In modern times, discoveries and research have led to the development of radionics and resonance therapy. Phenomena, which for a long time were regarded as paranormal, appear to be controllable and reproducible. They can therefore become the object of research of natural science. The technique appears to be an aid in healing diseased ecosystems, and new possibilities for a deepened contact between Man and Nature are opening up.
History of radionics
dr. Albert Abrams, professor of pathology at Stanford University (USA), discovered at the beginning of the 20th century when tapping his patients that every disease produces an unusual dull tone in a special place on the abdomen.
The phenomenon only occurred when he turned his patients face to the west. He called this special position in space a critical rotation point.
The tone was also heard in healthy people when they were connected to a sick person, for example a malaria patient, via a copper wire. Later Abrams discovered that a drop of blood from the malaria patient is also sufficient for this effect. The drop of blood represents the patient and his illness. The drop is called a resonator.
Conversely, in malaria patients the tone normally sounded hollow when the copper wire touched the drug quinine.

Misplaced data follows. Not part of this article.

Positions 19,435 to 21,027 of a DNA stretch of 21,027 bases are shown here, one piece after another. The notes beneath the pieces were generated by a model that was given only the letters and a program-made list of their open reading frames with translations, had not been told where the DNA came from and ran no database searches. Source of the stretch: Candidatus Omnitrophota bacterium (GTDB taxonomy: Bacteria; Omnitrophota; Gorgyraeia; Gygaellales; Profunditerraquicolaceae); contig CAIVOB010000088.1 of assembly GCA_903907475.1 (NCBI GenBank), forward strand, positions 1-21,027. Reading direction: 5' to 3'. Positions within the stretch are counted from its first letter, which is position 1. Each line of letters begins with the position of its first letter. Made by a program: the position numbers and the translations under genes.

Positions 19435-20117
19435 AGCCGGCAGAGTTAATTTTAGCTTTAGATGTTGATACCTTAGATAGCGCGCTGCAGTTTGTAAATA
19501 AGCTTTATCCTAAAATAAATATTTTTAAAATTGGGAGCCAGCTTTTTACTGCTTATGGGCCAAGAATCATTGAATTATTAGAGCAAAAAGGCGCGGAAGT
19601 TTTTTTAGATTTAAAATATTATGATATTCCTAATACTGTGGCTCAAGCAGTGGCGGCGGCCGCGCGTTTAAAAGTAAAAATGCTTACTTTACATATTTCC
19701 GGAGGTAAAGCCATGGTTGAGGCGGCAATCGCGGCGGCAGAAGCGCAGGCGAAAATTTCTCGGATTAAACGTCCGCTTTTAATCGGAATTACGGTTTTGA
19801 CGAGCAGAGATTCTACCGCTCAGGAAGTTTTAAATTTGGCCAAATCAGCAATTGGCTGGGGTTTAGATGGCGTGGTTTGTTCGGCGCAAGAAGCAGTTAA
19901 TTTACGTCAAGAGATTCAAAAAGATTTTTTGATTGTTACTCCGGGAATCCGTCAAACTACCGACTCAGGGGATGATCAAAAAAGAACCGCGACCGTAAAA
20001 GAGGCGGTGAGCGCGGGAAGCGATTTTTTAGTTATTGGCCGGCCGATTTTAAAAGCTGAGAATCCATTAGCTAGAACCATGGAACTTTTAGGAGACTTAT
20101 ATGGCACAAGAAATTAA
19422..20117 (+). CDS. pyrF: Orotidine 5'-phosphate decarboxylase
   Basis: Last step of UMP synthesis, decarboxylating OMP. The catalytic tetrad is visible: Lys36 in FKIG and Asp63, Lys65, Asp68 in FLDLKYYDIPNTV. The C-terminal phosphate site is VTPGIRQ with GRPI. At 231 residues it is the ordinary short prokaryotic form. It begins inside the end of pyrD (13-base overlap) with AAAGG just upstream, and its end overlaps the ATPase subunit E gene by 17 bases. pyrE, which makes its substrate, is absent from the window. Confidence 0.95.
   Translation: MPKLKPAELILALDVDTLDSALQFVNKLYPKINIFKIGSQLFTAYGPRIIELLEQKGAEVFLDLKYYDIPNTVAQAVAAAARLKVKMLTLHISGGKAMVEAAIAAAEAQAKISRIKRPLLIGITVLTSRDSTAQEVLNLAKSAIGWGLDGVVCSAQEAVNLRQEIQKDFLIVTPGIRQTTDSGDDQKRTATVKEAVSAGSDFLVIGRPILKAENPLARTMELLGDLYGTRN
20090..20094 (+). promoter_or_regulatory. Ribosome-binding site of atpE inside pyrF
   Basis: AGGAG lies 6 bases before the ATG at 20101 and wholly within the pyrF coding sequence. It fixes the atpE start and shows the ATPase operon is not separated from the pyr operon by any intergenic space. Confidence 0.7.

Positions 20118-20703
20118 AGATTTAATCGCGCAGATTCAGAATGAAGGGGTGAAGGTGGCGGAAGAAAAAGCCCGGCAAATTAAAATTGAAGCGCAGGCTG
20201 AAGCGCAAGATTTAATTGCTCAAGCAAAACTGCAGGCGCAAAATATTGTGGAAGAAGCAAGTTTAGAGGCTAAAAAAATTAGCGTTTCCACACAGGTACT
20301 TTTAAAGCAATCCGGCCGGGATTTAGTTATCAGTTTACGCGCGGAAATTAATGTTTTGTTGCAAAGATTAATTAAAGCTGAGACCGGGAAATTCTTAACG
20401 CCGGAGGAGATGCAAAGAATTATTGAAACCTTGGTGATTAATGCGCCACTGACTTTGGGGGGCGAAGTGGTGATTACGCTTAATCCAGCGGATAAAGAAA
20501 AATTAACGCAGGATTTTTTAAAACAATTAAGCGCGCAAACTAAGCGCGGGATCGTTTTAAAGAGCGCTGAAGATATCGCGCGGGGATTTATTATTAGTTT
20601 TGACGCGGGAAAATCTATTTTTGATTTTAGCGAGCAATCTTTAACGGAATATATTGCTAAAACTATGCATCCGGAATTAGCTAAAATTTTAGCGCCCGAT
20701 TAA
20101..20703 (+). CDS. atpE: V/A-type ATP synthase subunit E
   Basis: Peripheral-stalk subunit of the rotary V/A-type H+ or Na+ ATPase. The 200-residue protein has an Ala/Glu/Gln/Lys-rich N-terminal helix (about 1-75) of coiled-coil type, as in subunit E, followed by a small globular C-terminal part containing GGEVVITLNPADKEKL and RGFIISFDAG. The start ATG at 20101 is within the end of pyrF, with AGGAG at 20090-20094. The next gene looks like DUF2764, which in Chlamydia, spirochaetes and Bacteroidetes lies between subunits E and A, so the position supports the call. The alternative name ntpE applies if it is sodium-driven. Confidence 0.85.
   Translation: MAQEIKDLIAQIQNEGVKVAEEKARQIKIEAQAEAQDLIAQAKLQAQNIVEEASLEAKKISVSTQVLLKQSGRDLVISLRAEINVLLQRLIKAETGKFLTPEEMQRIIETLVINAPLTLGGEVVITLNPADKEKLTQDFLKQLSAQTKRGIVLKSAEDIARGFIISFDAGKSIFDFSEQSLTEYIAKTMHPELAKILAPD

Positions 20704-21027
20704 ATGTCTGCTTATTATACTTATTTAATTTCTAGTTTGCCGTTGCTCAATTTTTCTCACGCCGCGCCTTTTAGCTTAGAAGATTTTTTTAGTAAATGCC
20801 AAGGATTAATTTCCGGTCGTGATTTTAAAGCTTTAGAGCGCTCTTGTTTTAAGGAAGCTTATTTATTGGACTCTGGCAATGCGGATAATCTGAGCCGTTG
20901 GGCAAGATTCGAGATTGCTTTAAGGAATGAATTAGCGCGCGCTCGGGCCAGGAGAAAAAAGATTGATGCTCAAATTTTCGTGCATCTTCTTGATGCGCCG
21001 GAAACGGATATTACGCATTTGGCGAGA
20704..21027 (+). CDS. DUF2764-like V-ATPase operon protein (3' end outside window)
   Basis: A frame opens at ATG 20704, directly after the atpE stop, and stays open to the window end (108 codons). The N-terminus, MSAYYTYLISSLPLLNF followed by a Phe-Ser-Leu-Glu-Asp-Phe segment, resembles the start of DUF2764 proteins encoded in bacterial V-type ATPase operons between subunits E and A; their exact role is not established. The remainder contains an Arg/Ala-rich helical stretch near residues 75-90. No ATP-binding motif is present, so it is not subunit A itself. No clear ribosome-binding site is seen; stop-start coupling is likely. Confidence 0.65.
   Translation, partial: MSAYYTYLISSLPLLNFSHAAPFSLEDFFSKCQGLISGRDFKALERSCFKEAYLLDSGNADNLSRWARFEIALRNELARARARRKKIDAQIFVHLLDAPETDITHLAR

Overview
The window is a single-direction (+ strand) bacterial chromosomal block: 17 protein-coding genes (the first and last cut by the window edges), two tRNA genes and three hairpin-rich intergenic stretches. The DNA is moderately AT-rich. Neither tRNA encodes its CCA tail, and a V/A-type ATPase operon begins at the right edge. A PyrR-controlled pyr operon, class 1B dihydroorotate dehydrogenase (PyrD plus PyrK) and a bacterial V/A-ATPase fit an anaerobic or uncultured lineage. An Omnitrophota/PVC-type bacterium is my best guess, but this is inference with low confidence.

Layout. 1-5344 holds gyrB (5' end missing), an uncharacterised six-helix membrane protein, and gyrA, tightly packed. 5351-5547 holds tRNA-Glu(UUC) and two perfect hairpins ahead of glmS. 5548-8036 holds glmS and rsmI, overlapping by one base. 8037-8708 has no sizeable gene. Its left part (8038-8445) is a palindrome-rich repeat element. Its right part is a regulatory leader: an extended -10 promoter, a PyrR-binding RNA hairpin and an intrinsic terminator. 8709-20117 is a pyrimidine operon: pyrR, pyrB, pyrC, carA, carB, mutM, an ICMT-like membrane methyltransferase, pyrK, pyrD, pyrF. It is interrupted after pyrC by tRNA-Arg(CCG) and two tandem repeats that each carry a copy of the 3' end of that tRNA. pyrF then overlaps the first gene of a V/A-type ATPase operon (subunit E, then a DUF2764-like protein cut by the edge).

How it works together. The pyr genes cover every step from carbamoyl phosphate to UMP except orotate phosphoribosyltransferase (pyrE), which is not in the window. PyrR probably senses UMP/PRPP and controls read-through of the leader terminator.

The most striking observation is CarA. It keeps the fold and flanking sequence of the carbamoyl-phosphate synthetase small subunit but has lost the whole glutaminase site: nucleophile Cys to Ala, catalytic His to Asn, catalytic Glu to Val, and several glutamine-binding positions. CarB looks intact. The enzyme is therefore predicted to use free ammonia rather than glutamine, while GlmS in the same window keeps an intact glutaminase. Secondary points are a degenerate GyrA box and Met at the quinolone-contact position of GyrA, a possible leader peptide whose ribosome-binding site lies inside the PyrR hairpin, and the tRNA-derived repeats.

Abrams assumed that the information transmitted over the copper wire must be of an electrical nature. For better diagnoses, he built the first radionic equipment consisting of copper wire, electrodes, resistors and potentiometers.
American physician Ruth Drown discovered that Abram’s healing method also worked remotely. The patient sent a drop of blood, while he simply stayed at home for diagnosis and treatment. The method was called radionics, because it was thought that radio waves were used.
Broadcasting Room Of The Drown Laboratories
Engineer Curtis Upton also applied the treatment to other living things. In the 1930s he experimented with potted plants. Later he treated fields and used aerial photographs as a resonator instead of crop or soil samples.
The English engineer George de la Warr copied the American devices. Together with the physicist Leo Corte, he conducted successful experiments with plants in the 1950s.
In 1986 the German naturopath Irene Lutz picks up the thread of radionics again. In 1988 she founded the Institute for Resonance Therapy (IRT). Because it has become apparent in the meantime that the information transfer does not involve radio waves, but a special kind of resonance, she calls the method Resonance Therapy.
The English biologist Rupert Sheldrake describes this resonance as morphic resonance.
1 and 2 treated with radionics, 3 untreated
1 – 5 untreated, 6 – 22 treated with radionics
left treated with radionics, right untreated
The Institute for Resonance Therapy (IRT)